Musee Picasso Paris is such a treat if you are a Picasso fan.
Interestingly, Musee Picasso Paris is listed in Tripadvisor as #153 of 2,269 things to do in Paris . I am baffled why it is so underrated, but it is good news for us Picasso fans. Why? Because you get to see the artworks without the daunting crowds!!!
The Musée Picasso in Paris is an art museum located in the Hôtel Salé building in the funky Marais district of Paris. The museum is dedicated to the works of the Spanish artist Pablo Picasso (1881–1973).
When you visit Musee Picasso Paris, I recommend that you pay attention to the beautiful building itself. The building is called Hotel Salé and it used to be the Embassy of The Republic of Venice!!
Three years after Picasso’s death, in 1976, they decided to turn this gorgeous five story building into a museum dedicated to his works. Recently the museum was renovated to make better use of the building. It took five years to complete the renovation and this museum opened it’s doors again to the public in October 2014. And beautiful it is!
When it reopened, French president François Hollande delivered a speech at the opening ceremony. Hollande described the museum as
“one of the most beautiful in the world and one of the most moving because it brings together the considerable and prolific work of the best-known artist of the 20th century.”
The artworks on display
This museum contains over 5,000 Picasso artworks. This includes Picasso paintings, sculptures, drawings, ceramics, prints, engravings and notebooks. Each floor takes you through a different period in his work. Please note: The information about each painting and artwork is in French. Therefore, I highly recommend that you rent the audio guide for only 5 euros. It isn’t expensive and having the explanations will enrich your experience when viewing the Picasso artworks.
Look out for the painting called “The Death of Casagemas” painted in 1901. This painting was done just after Casagemas committed suicide. He was Picasso’s best friend and his companion when he moved to Paris in 1901. Art Historians say that this suicide was one of the triggers of Picasso’s melancholy period which evoked his Blue Period. This painting is indeed a classic representation of Picasso’s blue period.
The museum also has an archives section that stores tens of thousands of items from Picasso’s personal repository. This includes photos, personal papers, letters and manuscripts. You can visit the Archives section, which I highly recommend.
Muse Picasso Paris also showcases Picasso’s personal art collection of works by other artists, including Renoir, Cézanne, Degas, Rousseau, Seurat, de Chirico and Matisse. If you are familiar with Picasso’s biography, you will surprised to see the works of Modigliani and Henri Matisse, as his rivalry with them is widely document. The museum also contains some Iberian bronzes and a good collection of African art which inspired so many of his paintings in his African Period.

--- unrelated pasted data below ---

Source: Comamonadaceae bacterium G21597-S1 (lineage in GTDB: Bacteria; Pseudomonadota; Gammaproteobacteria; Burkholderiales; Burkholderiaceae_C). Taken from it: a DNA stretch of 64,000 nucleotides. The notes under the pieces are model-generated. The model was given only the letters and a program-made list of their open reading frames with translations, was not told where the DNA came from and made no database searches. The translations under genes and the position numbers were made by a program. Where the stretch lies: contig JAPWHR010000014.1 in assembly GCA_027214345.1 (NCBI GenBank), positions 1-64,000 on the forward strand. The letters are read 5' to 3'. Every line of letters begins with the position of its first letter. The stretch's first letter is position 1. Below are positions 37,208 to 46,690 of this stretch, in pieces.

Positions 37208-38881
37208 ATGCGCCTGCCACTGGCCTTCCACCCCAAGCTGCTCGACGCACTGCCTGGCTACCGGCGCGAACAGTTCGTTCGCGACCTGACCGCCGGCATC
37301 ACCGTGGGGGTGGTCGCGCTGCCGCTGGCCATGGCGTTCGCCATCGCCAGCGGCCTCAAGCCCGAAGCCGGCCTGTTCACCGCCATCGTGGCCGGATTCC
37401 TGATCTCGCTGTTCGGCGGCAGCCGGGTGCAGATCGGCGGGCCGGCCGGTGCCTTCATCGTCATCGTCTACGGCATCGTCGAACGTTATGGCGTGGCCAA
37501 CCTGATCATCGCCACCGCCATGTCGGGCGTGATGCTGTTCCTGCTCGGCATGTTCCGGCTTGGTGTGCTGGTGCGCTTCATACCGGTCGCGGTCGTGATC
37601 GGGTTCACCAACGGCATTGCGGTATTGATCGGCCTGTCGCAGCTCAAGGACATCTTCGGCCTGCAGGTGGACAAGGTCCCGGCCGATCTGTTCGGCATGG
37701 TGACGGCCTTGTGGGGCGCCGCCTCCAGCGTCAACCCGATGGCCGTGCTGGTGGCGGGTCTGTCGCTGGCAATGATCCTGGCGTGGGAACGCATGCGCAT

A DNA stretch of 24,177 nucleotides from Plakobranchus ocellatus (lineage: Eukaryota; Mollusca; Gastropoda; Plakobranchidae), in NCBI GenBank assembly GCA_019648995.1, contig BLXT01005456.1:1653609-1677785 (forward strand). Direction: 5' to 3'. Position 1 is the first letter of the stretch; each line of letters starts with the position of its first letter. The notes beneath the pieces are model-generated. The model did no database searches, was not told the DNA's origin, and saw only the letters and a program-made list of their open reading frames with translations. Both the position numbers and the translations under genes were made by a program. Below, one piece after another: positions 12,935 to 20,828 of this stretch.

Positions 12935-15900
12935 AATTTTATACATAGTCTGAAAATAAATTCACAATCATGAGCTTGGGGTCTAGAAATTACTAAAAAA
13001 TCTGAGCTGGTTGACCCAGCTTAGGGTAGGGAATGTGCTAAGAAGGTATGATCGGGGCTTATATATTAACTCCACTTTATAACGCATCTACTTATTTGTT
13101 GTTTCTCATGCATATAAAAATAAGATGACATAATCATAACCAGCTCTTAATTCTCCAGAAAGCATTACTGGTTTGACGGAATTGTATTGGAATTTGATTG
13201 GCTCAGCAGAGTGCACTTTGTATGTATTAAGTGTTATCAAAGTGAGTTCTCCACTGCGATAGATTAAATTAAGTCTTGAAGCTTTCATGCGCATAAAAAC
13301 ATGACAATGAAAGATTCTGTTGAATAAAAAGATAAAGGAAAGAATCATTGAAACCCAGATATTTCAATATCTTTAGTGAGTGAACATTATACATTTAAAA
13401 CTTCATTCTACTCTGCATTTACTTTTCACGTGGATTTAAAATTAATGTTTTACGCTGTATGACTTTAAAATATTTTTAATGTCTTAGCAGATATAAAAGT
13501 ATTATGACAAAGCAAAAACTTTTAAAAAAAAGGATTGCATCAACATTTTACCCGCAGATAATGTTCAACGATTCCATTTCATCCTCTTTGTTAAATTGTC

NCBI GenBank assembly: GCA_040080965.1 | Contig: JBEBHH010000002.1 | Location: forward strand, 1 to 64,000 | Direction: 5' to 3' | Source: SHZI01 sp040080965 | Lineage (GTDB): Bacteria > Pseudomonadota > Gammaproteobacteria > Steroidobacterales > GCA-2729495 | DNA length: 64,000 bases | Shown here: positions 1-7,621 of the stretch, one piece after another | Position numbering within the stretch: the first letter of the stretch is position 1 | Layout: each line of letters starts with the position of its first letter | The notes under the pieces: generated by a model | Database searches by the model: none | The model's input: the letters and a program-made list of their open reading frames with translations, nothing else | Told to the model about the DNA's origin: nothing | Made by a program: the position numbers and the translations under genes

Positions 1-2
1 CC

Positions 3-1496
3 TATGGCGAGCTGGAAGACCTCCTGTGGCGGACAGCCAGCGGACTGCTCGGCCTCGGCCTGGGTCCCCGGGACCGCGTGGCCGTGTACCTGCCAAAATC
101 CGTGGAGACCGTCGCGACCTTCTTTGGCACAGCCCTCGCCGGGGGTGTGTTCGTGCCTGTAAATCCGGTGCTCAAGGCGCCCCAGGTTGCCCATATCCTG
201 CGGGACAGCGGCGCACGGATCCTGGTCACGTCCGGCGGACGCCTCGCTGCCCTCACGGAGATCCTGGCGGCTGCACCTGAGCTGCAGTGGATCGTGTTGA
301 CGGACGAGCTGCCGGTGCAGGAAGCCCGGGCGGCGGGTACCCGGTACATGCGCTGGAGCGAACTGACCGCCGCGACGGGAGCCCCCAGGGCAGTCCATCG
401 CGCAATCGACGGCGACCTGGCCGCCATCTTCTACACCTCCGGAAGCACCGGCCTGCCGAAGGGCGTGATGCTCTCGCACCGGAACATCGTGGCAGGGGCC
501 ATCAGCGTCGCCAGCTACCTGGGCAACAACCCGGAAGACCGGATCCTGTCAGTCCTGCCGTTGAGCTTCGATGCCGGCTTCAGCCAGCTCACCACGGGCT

If you get hungry, there is a lovely café with a great terrace. The café serves delicious sandwiches and you get to rest your legs at the same time. A winning combination!
Tips to Avoid the Crowds
Buy Tickets in Advance – Get a Paris Museum Pass or a timed-entry reservation to skip the line. This not only saves money but a lot of time.
Arrive Early – The best to see the museum is in the morning, when you are not yet exhausted and before the tourists and locals arrive. This way you will enjoy a much more peaceful and intimate viewing.
Go Midweek – Midweek is usually quieter than the weekends. However all museusm are closed on Mondays (including this one)
True? Not sure… but it’s a nice story!
It is said that Picasso spent a whole night alone in the Louvre to compare his paintings with those of the great masters. He came out satisfied with the results of the examination, and he knew that there might one day be a Picasso museum. He once said:
“Give me a museum and I will fill it”
And indeed he did!!!!
If you would rather an expert show you the pictures and explain the stories behind them, you can join one of the fabulous organized tours. Press here for details.
Location and Contact Information:
5, rue de Thorigny
Metro/RER: St-Paul, Rambuteau or Temple
Tel : +33 (0)1 42 71 25 21
Visit the official website (in English)
Opening Hours and Tickets:
The museum is open from Tuesday to Sunday, and closed Mondays, on December 25th, January 1st, and the 1st of May.
Tuesday – Friday: 11:30 am – 6:00 pm
Weekends and holidays (except the days mentioned above): 9:30 am – 6:00 pm
Last entrance to the Museum at 5:15 pm. Make sure to arrive several minutes in advance to ensure entrance.
Late night openings: The museum is open until 9pm every third Friday of the month.
On late nights, last entrance to the Museum at 8:15 pm